Turkish Journal of Botany




Open-cast mining in tropical forests causes negative impacts on biodiversity and carbon storage. Postmining reclamation is therefore imposed to recover the vegetation despite the lack of understanding which indicators can be used to monitor the progress ofsuccession. This study proposes an integrated framework to assess the trajectory of vegetation succession in coal mining site in East Kalimantan, Borneo. We combine the indicators of floristic diversity of naturally growing terrestrial and epiphytic plants, survival and growth of enrichment planting of native plants, above-ground carbon stock of pioneer trees, and the measurements on micro-climate and soil conditions. We compare some indicators across the 9-year-old and 17-year-old reclaimed sites and the premining sites. The results showed that naturally growing vegetation at the reclaimed sites was at the early to midsuccession stages, with biodiversity indicators much lower than those at the premining areas, implying the necessity of native species planting. During a six-month monitoring, the enrichment planting of native species had high rates of survival and growth. Surprisingly, the above-ground carbon at the two reclamation sites were higher, up to six times larger, than that at the premining sites. While the micro-climates had been improved, the soils in the reclaimed sites were still in poor conditions. Our findings suggest that using single parameter to monitor the trajectory of vegetation succession in postmining reclamation can be biased, and integrating several monitoring measures would provide a much better assessment.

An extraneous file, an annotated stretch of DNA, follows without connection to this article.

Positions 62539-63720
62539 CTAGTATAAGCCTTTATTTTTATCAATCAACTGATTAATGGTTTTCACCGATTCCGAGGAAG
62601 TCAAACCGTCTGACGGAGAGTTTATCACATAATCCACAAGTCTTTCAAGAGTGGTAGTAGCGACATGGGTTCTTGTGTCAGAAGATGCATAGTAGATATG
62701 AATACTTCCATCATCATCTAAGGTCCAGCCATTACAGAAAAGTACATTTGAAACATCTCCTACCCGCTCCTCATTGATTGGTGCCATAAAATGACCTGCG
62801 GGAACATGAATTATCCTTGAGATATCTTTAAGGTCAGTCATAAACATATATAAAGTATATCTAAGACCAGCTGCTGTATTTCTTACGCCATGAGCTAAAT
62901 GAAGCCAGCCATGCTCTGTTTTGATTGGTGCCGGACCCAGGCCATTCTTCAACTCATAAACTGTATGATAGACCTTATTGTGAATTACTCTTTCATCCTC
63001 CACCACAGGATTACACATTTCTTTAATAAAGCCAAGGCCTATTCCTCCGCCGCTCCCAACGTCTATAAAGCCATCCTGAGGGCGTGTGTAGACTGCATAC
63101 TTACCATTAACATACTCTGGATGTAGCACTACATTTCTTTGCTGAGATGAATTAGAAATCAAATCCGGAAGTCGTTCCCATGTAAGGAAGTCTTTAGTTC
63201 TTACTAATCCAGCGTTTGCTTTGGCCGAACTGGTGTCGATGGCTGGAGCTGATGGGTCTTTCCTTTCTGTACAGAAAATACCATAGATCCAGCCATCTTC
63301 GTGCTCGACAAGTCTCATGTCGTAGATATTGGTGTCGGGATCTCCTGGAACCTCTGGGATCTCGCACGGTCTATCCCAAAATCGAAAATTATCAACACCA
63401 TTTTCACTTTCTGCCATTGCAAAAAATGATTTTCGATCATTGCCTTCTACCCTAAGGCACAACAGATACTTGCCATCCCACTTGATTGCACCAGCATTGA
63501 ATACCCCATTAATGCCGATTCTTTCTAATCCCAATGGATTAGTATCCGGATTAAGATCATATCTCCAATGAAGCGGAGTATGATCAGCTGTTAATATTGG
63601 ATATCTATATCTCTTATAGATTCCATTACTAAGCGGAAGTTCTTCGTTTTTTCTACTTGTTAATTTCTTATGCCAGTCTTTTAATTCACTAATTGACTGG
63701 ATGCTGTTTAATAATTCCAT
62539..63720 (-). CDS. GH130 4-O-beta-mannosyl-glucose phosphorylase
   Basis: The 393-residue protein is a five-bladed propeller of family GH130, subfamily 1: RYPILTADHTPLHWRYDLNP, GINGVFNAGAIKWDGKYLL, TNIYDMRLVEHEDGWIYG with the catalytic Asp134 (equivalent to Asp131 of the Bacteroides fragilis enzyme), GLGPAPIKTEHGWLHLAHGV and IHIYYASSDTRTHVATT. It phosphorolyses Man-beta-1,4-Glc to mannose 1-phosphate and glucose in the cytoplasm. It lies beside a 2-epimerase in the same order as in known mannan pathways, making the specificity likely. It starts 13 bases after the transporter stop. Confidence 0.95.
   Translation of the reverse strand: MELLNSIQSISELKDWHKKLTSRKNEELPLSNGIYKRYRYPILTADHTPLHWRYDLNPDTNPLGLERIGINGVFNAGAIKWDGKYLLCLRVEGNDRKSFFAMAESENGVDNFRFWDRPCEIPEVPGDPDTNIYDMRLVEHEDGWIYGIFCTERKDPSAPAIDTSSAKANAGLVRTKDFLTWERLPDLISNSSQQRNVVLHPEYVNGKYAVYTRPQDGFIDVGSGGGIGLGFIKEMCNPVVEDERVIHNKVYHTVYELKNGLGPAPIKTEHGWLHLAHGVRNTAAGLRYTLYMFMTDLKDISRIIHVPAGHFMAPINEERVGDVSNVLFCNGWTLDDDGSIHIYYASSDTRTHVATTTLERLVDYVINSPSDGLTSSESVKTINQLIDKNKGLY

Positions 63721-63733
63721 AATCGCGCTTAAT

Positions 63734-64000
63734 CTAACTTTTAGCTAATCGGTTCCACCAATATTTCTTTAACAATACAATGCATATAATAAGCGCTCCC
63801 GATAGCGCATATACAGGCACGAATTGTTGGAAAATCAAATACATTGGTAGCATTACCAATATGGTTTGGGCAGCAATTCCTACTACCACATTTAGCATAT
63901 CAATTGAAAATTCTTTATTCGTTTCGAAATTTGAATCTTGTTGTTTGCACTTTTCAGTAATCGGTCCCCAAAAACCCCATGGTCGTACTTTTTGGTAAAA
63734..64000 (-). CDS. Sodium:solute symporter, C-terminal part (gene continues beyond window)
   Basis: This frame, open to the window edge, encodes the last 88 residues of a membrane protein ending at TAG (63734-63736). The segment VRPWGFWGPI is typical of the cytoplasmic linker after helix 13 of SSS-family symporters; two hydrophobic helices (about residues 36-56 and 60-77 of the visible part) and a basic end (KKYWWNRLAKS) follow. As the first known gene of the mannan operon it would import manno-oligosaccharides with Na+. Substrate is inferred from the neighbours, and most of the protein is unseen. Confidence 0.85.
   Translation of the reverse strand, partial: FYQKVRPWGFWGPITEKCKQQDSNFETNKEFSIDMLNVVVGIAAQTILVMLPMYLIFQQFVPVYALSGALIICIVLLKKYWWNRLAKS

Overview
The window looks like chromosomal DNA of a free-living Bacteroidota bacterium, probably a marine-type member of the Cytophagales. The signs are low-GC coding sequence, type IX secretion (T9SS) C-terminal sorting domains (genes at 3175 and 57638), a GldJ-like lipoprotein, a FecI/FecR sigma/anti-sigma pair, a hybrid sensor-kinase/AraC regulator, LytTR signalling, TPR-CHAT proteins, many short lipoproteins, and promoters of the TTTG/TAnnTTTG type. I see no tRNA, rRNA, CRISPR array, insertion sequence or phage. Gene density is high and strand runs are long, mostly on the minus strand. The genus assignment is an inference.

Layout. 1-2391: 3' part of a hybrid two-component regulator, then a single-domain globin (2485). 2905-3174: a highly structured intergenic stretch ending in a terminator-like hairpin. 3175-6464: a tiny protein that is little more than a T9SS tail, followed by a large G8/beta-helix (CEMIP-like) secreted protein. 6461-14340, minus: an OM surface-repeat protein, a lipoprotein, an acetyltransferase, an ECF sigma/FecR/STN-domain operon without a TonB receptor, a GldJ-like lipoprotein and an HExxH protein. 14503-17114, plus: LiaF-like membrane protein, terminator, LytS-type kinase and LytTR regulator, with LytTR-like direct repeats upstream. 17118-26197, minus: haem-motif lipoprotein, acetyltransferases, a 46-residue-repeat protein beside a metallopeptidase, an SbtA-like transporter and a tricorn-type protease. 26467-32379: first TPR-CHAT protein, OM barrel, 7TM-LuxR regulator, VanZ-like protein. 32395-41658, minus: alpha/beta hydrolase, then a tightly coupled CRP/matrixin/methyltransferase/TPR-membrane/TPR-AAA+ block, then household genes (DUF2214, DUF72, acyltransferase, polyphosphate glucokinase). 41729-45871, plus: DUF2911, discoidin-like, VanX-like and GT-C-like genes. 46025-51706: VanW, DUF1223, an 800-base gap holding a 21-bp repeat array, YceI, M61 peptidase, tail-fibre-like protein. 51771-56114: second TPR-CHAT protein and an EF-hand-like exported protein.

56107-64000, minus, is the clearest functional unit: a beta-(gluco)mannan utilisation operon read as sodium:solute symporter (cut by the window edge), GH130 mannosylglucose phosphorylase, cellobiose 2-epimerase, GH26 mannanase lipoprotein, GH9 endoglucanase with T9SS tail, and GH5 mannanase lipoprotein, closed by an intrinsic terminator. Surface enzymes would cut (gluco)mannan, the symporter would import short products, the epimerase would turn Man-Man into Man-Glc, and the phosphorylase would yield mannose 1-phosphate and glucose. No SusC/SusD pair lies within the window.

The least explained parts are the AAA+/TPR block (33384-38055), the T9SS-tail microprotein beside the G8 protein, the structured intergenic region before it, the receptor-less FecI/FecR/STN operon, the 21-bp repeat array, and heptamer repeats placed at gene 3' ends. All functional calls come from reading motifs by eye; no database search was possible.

Borneo, open-pit mining, ecological restoration, biodiversity index, survival and growth rates, tree biomass, abiotic factors

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